Rock Classification By: Alicia Paloscio

Rocks can be classified in three different wways. First there are Sedimentary rocks. Sedimentary rocks are rocks formed by the deposition and solidification of sediments transferred by water, ice or wind. These sediments can contain minerals, small pieces of plants and other organic matters. Some examples of sedimentary rocks are Breccia, Conglomerate and Sandstone.
Other different types of rocks can be classified as Metamorphic. Metamorphic rocks are transformations of already existing rocks. High heat and or pressure causes very distinct changes in its physical appearance or its chemical components. Metamorphic rocks can also be separated by either foliated or non-foliated. Some examples of metamorphic rocks are marble, slate and schist.
Igneous rocks are the last type of classification. They have two main ways of being identified, intrusive and extrusive. Extrusive igneous rocks form when the magma or molten rock pours out of the earth's surface, while intrusive rocks form when magma cools slowly below the Earth's surface. Examples of intrusive include Granite, Gabbro, and Dunite. Basalt is the most common extrusive igneous rock.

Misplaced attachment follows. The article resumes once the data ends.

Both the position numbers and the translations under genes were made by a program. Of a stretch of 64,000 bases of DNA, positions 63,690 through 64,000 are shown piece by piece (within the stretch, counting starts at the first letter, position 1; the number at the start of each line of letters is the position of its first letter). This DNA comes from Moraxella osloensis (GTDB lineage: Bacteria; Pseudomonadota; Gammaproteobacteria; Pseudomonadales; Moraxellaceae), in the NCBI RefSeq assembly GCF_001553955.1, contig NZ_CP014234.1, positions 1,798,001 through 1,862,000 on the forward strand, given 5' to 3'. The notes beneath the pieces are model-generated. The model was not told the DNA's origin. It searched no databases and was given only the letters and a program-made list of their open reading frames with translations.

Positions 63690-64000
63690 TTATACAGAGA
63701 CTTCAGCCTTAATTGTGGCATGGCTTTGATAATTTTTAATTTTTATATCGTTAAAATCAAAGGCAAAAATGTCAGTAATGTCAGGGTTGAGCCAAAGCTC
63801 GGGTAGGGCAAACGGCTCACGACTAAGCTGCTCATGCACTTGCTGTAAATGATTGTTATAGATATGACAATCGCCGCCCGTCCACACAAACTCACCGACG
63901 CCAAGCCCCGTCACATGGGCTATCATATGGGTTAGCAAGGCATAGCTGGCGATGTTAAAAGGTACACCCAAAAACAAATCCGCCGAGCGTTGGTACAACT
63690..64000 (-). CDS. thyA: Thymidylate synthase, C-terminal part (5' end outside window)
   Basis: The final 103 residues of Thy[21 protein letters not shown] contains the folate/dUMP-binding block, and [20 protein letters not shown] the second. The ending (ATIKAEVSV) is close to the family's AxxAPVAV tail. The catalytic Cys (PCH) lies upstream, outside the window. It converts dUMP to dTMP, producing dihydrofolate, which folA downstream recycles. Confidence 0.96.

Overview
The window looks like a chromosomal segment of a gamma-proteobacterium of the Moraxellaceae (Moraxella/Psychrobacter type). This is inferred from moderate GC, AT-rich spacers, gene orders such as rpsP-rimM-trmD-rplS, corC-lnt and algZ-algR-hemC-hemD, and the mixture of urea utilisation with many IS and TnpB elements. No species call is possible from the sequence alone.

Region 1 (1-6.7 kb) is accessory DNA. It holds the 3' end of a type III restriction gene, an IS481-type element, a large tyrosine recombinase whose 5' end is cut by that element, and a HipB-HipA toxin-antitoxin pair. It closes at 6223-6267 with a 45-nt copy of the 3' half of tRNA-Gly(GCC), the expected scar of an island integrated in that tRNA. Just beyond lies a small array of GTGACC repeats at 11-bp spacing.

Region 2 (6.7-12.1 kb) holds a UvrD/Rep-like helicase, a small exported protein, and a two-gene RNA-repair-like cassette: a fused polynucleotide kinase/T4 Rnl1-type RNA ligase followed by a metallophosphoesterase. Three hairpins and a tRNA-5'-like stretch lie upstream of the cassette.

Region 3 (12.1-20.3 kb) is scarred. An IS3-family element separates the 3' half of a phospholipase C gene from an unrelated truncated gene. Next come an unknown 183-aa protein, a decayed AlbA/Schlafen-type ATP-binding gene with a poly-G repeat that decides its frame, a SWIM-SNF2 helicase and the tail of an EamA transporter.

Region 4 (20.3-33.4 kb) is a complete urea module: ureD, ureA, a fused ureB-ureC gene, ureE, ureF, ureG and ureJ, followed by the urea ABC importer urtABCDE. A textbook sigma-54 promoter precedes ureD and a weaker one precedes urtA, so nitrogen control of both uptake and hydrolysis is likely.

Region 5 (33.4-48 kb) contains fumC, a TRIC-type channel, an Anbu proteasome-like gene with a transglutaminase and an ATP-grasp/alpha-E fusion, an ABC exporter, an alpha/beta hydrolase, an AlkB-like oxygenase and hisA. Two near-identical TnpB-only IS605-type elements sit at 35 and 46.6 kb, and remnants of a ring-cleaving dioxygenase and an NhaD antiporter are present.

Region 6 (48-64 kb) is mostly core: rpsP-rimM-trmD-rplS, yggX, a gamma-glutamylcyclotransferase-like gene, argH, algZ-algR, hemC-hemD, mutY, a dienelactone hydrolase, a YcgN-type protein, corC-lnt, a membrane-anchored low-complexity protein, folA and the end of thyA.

Geologist use many tools and observations to identify the different types of rocks and group them accordingly. They often use tools such as rock hammers, field books, Brunton compass, and hand lens for studying and mapping rocks in the field. They use observations such as breakage, mineral composition, color and texture to group and separate rocks. These characteristics tells them which type of rock they are looking at.
Metamorphic rocks are found under the surface.
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Created with images by FrankWinkler - "coast elgol isle of skye" • sarajuggernaut - "stones rocks pebbles" • James St. John - "Clinker (Wasatch Formation, Lower Eocene; coal fire metamorphism at 19 ka, Late Pleistocene; large block at Interstate 90 west-bound hilltop rest area, east of Buffalo, Powder River Basin, Wyoming, USA) 5" • James St. John - "Rock salt (halitite) (Lower Member, Salado Formation, Upper Permian; WIPP Storage Level, New Mexico, USA)" • - "rocks"

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